There’re potentially some big changes ahead for the gambling industry. The UK Gambling Commission (UKGC), who is responsible for regulating the industry, is considering putting limits on the maximum amount that patrons to casino websites can bet online. The UKGC has already spoken to a parliamentary committee about the potential limitations on online stakes, which it hopes to implement over the next six months.
The UK’s gambling industry has already faced some testing changes in legislation over that past year. There’s been much stricter age-verification checks and higher taxation rates have put pressure on the sector. Last year in April, the British government reduced the stake limits from £100 to £2 on popular fixed-odds betting terminals (FOBTs) and high-speed electronic slot machines. They now want to take a similar approach with online slot machine-style gambling in what they believe is a bid to protect the common public from gambling addiction.
A spokesperson for the UKGC said: “We said last October that we would be looking at online stake limits are part of our ongoing work to reduce the risks of gambling-related harm.
“This work is in addition to us focusing on VIP practices, advertising technology, and game design. We will publish our assessment and next steps for online stakes and further protections later this year.”
Potential effects on the industry
There is a variety of ways going forward with this legislation that could have an impact on the gambling industry. The remote gambling industry has become an incredibly saturated and exciting sector, for both the people who work within it and its patrons. Here on bestcasinosites.net and other top-rated online casino sites in the UK, there are so many places for people to play their favourite games.
The history of gambling in the UK
Much like their American counterparts, the UK has a longstanding history of gaming, including both online and land-based gambling. Games like bingo have existed in the UK since the 16th century, in the form of lotteries that slowly began to increase in popularity around Europe.
Horse racing has been a popular sport to gamble on since the Tudor days and grew in favour during the industrial revolution. During the Victorian Era, card gambling in establishments — the casinos — became a regular activity for patrons, from both lower-class and upper-class backgrounds. It was in the late 19th century that bookmakers began speeding up betting cycles using telegraphic results from racetracks. This allowed city workers to make multiple bets on racing day.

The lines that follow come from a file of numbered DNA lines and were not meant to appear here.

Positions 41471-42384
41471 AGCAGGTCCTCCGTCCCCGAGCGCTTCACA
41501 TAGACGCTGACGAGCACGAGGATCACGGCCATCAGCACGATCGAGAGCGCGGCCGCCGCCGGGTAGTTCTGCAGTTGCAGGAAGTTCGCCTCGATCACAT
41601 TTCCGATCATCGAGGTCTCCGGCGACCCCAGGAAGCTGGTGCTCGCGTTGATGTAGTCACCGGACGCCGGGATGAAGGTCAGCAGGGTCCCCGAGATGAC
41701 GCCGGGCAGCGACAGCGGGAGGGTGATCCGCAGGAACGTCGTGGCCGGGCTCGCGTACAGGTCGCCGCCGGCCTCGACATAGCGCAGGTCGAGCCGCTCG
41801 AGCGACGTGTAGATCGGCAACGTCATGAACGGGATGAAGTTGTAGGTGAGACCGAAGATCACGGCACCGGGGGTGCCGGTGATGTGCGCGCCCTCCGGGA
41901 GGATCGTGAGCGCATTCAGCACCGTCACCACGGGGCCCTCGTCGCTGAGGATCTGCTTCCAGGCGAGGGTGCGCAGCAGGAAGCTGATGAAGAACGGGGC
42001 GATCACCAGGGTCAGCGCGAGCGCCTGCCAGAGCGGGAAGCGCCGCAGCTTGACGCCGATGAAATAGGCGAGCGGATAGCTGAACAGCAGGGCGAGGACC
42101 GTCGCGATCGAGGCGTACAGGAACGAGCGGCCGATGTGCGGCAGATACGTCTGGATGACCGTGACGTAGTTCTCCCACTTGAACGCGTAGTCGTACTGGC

Off-course betting was legalized by the Betting and Gaming Act of 1960, with turnover increasing by 154% the next year and over 13,000 licenses for betting shops coming into operation. It was during the twentieth century that greyhound racing also peaked in popularity — although it continues to remain a well-loved sport, with attendances at around 3.2 million over 5,750 meetings in 2007.
In 2005, the Gambling Commission was established under the Gambling Act 2005 as a response to the prevalence of the activity across the UK and the rise of online casinos. It took responsibility from the Gaming Board for Great Britain in regulating bingo, casinos, slot machines, arcades, and betting, as well as remote betting including betting online or by telephone.
Remote betting now accounts for more than a third of the gambling market, accounting for £5.3 of the total gross gambling yield between April 2018 and March 2019.
The new proposals
Just like last year’s changes to FOBT’s the new proposal, put forth by a cross-parliamentary group of MPs investigating the harm caused by betting, would slash the maximum allowable stake on online casino games to a low £2. The announcement of this proposal had an instant impact on shares in betting firms, with investors in bookmakers and online casinos beginning to pull out as a result.
Between firms like William Hill, Ladbrokes, and gambling software firm Playtech – as well as others – UK gambling firms’ stock market value fell by more than £500 million. This could potentially have a devastating impact on online casinos and the people that use them regularly.
The success of the industry has resulted in many more and better games, with technology continuing to improve all the time. A loss in investment because of the legislation could mean stagnation in production within the industry. Meaning the constant developments that patron of casino sites are used to could begin to slow down with less great offerings. It’s not just about the games available. A decrease in stakes means players have fewer opportunities to win big — which potentially means that they’ll be less likely to want to play or invest money into casino websites. The overall impact could be a reduction in the number of people playing, their levels of enjoyment as well as the amount of funds going into the industry overall.
Of course, the move could have some really positive impacts on the industry too, protecting vulnerable people and ensuring that the games continue to be fun for all who want to play them. The UK continues to have one of the best online betting gaming industries in the world; and no matter what legislation is put into place, it is likely that people will still benefit from their considered policies around online casinos and the opportunities for players to get involved.
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